Grace For The Little Years

February 25, 2019

“I can’t believe this!” I silently fumed as I dug through The Black Hole, also known as my diaper bag. Another thorough search confirmed my worst fear: I had left my wet wipes at home. Catching another whiff of the dirty diaper awaiting a change, I rolled my eyes. What was I gonna do now? Improvise, improvise. A few minutes and several wet paper towels later, my baby had a clean bottom and a dry diaper. As I gathered my things together, I sighed in frustration. HOW had I managed to forget something as essential as wet wipes? This is my SECOND child. I’ve done this before. I should have a better grip on this.

While giving myself a mental thrashing, I remembered all my recent parenting fails:

~forgotten vital items: like wipes, pacifiers, and diaper rash cream.

~misjudging the weather and dressing my baby way too warm, causing him to drench his outfit with sweat. Then switching to his extra outfit to cool him off, him puking on that one, leaving him wrapped in a blanket at the play we had already bought tickets for.

~not waking up enough times to pump during the night and having to supplement with formula.

~not packing enough diapers for a day out and having to run to the store to buy more.

~being short-tempered and impatient with my five-year-old, and not spending enough time with her.

I felt like such a complete failure. I didn’t have it all together…or any of it together, for that matter. I felt like my life was a life-size reenactment of the Bop-it game at Chuck E. Cheese…when you bop one monster on the head, it pops right back up along with three others! 

Rewind to a couple weeks before:

In the nursery at a conference, I was once again changing a poopy diaper. A friend of mine walked in and caught my eye, relieved to see me.

“Do you mind if borrow some of your wet wipes?” she asked.

“Of course not!” I replied. “Use as many as you need.”

She explained that she had forgotten her wipes in the car, which was parked in the overflow lot across the street. She really didn’t feel up to carrying her heavy, (and stinky) baby all the way back to the car while wearing high heels. I totally got it.

“You’re not a bad mom,” I assured her.  “You’ve got a lot on your plate. It’s your second baby! You have TWO kids to take care of now.”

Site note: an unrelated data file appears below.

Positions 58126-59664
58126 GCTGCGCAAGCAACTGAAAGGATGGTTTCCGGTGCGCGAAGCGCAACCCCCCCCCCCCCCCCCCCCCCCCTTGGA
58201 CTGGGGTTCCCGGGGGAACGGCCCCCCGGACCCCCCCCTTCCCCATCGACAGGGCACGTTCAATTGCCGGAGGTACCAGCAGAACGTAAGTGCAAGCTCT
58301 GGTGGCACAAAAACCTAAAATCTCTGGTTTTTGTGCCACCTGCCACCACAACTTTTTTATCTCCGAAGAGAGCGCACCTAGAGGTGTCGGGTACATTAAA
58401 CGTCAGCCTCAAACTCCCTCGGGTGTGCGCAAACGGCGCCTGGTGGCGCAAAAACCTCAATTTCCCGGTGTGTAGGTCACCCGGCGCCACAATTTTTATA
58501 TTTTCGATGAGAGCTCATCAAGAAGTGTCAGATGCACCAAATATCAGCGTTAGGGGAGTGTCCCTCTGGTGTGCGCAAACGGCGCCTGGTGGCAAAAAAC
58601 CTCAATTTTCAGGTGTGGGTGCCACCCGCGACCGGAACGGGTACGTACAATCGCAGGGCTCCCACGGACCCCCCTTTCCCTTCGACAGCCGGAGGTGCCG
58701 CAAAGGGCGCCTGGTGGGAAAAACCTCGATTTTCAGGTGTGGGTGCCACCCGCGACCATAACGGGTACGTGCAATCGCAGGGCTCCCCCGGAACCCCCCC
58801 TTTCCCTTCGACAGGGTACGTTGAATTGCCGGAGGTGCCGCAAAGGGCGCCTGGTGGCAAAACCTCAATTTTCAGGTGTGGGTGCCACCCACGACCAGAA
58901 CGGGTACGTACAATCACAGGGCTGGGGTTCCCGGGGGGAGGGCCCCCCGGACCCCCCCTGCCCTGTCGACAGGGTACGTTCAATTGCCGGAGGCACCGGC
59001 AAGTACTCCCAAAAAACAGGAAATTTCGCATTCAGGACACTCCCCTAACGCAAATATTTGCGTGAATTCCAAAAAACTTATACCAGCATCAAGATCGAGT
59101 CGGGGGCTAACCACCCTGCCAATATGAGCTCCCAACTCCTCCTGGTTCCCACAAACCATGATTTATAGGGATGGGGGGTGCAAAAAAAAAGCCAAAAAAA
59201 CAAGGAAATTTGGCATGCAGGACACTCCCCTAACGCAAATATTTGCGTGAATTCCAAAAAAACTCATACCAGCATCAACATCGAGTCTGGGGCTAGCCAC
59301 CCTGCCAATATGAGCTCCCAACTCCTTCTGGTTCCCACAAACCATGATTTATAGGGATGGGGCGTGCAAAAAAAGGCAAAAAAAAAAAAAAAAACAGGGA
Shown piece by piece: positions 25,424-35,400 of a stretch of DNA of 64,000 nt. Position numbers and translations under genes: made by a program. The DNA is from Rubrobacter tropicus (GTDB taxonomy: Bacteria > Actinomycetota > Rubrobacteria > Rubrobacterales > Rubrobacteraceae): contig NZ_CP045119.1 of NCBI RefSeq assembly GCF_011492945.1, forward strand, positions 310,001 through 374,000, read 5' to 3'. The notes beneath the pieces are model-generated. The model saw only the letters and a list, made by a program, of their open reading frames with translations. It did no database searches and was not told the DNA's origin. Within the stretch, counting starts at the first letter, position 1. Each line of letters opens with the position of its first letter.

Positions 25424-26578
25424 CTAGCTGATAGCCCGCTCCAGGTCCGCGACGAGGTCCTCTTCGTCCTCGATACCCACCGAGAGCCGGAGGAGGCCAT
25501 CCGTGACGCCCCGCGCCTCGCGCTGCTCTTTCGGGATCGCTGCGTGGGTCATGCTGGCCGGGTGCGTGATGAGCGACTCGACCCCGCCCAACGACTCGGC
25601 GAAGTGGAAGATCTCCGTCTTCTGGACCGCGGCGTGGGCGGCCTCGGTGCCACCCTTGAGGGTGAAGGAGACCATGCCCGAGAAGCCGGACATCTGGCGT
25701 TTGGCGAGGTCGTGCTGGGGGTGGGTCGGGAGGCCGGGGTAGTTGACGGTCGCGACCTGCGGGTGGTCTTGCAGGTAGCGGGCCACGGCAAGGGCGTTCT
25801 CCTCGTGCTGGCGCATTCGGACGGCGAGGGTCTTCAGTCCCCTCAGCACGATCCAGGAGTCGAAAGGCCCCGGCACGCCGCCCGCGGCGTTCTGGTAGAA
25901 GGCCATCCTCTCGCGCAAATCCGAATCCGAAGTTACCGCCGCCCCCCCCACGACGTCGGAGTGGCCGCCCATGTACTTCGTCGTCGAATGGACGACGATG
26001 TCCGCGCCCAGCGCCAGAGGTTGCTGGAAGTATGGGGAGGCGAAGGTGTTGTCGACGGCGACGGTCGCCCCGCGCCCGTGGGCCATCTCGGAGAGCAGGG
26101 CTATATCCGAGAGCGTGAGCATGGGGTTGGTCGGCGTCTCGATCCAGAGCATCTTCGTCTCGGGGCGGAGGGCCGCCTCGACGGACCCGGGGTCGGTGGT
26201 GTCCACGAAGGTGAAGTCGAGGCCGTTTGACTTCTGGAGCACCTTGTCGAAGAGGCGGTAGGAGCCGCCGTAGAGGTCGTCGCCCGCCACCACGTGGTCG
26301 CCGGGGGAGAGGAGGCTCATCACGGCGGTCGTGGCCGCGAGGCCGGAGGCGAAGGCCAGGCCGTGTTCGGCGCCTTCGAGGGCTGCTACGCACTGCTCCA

It was ironic to me how easy it was to give my friend a pass, while being so harsh on myself. I genuinely did not think negatively of her at all. She was human. But so am I! Why was it so easy for me to extend grace to other moms while expecting perfection from myself?

All of my life, through grade school, college, jobs, and relationships, I never expected perfection. I’ve always been content with my best. So why now, at the hardest stage of my life to date, was I expecting complete perfection? I didn’t expect it of my mom friends. Quite the opposite, actually. I try to be an encouraging, grace-giving friend to everyone…with the exception of me!

Parenting has made me come face to face with this humbling fact: I’m not perfect, and it shows in my parenting. 

However, I’m learning that my shortcomings causing me to be humbled is not altogether a bad thing. 1 Peter 5:5 tells us that God resists the proud, and gives grace to the humble. 

So at this stage in life, in the little years, I’m working on learning to accept less than perfection. Instead, I’m learning to accept grace…the grace that God gives me freely, without expecting perfection and in spite of my shortcomings. Grace from myself, allowing space to be less than perfect. 

1 Peter 4:10: As every man hath received the gift, even so minister the same to another, as good stewards of the manifold grace of God. As we have received much grace, we should give it to others, ourselves included.

Mama, do your best to give yourself grace in this time. 

Give yourself some room to breathe. Some room to mess up and make mistakes, and learn some lessons along the way. 

Accept the grace that God is offering you in this season.

Give yourself grace, even when, and especially when, you feel like you don’t deserve it. 

You are not a failure. You are a work in progress. And that’s okay. 

And remember, mama, if you’re doing your best, you’re doing a good job.